Education Career Services

April 27, 2009

Body language speaks volumes during an interview

Over the past weekend I was asked to review elements regarding the interview process; the result of the april-27a1conversation will be displayed throughout the week in our blog (I always invite your input and stories).  Though common sense typically defines professional behavior and consequence, sometimes it’s good to have an outside source confirm your suspicions. 


The most important communication during the job interview is often what your body communicates as opposed to the mouth.  Without any doubt, body language (that thing called nonverbal communication) has a huge impact on the truth of how you are perceived by giving the interviewer an opportunity to tap into who you are without the benefit of filters.  One of the problems of subjective perception (as you must be aware) is that each individual brings his or her own background interpreting YOUR behavior.  In other words, what you do and how you act may seem normal (and without baggage) to one person, but to the next person, the “reality” may not be so kind.  Let’s take a quick look at one nonverbal act of communication (not too worry, we will go through several looks as the week progresses):


Fish or Fresh

Several individuals came to my office last week in response to a job posting.  To me, and to the two other interviewers in the room, the first impression by way of physical contact is an important moment.  In just about all interview settings, a handshake will be the first physical contact and with it, certain expectations should be considered.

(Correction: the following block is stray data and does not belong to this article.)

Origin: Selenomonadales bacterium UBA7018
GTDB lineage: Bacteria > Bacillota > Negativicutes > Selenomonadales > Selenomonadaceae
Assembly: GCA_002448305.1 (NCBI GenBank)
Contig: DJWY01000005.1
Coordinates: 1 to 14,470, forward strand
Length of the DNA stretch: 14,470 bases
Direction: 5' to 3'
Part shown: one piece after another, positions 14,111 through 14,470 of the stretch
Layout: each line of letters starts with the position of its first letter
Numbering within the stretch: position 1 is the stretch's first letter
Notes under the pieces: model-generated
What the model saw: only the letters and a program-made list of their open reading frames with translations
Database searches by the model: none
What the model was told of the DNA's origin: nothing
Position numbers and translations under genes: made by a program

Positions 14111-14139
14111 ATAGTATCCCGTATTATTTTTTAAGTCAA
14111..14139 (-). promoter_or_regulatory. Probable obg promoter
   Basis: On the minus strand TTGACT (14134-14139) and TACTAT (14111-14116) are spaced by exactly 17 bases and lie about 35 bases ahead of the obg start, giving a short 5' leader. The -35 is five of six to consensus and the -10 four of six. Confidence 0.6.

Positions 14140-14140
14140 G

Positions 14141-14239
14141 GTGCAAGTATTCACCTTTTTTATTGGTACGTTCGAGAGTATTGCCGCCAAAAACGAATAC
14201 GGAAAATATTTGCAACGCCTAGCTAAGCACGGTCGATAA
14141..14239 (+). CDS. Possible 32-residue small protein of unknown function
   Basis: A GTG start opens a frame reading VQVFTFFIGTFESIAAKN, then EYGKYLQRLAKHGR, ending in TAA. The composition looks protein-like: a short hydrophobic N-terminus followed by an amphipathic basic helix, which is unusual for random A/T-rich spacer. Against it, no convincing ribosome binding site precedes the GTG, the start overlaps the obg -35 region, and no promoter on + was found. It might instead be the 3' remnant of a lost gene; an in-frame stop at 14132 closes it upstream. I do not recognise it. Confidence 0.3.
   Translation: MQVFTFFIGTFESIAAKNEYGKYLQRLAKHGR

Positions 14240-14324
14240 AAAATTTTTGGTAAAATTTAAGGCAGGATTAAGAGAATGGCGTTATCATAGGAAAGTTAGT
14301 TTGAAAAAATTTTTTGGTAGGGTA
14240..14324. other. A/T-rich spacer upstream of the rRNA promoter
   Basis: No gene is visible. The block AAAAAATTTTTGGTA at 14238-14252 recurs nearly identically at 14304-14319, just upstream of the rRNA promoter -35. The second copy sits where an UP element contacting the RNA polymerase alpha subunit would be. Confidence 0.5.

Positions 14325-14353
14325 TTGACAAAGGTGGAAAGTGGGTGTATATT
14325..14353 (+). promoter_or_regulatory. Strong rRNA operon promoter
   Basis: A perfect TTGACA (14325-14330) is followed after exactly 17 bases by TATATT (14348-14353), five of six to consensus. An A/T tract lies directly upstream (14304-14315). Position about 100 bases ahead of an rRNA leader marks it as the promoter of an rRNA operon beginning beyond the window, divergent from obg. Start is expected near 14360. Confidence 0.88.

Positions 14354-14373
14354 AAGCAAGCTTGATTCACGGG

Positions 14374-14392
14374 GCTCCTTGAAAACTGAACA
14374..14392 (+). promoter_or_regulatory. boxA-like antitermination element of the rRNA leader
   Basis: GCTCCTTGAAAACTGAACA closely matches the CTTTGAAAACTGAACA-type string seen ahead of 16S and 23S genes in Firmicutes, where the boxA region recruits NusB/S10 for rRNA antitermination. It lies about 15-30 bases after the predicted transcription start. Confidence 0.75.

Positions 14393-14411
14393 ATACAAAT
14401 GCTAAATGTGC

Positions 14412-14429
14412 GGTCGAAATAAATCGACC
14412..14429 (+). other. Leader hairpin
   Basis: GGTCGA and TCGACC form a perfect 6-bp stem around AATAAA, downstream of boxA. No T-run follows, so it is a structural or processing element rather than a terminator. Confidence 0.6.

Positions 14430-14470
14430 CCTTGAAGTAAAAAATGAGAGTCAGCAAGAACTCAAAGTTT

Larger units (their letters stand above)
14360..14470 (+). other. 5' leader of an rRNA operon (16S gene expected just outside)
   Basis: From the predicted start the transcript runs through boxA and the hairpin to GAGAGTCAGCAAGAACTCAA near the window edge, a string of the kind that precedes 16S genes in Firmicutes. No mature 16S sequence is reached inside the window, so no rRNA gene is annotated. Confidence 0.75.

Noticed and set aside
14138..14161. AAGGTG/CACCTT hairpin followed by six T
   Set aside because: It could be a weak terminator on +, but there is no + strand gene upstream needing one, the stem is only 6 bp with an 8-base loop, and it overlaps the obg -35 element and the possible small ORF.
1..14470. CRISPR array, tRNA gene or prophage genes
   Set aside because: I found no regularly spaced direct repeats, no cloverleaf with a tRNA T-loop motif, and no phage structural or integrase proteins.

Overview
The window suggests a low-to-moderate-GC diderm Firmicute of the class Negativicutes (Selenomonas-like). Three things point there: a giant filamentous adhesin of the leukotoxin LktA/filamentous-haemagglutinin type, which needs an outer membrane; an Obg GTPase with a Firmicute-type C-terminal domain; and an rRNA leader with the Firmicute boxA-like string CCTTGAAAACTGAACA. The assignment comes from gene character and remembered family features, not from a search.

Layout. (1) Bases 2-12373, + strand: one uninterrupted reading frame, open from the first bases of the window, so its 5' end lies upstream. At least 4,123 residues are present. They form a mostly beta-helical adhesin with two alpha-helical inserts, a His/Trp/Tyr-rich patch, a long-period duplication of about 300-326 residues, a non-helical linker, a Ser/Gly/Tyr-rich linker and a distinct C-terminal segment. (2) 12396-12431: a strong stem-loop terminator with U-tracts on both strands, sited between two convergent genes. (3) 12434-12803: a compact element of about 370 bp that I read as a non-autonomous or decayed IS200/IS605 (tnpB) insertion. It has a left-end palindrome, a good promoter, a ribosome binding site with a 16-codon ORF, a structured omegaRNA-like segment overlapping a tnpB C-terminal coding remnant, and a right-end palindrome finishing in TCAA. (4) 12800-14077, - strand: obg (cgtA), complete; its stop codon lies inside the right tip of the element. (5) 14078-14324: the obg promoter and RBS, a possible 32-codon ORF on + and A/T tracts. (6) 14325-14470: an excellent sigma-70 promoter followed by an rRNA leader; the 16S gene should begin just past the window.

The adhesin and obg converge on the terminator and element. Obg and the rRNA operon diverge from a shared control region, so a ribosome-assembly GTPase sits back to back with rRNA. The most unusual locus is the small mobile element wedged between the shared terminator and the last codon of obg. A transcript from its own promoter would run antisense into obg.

For example, I don’t know many people who like or appreciate holding a limp fish… a handshake without confidence, without pressure, and without any response is like holding a wilted trawl.  Needless to say, not a good impression and one which will (more often than not) be a topic of conversation once the interview concludes. 


The initial interview handshake must:


  • Not be a fish, limp and iced down
  • Be responsive, firm, and fresh
  • Be confident and confirmed with direct eye contact
  • Last no more than a few seconds—over 2 seconds may become uncomfortable  

What is the impression you make with a handshake?  No matter if you are sure of the message being displayed, ask a peer or friend for an honest reaction to your handshake.  Sure, it may seem silly at first, but the consequence of asking your interviewer to handle a fish is not in your best interest. 


No matter the situation, you should never be intimidated (nor should you intimidate anyone with a superhero handshake), do not be afraid when approaching any hiring manager, and never be timid with your first contact impression.  


For today, everyone should become familiar with the manner in which they shake hands.  Tomorrow we’ll look at another nonverbal act of communication…


Danny Huffman, MA, CPRW, CPCC, CEIP

Education Career Services:

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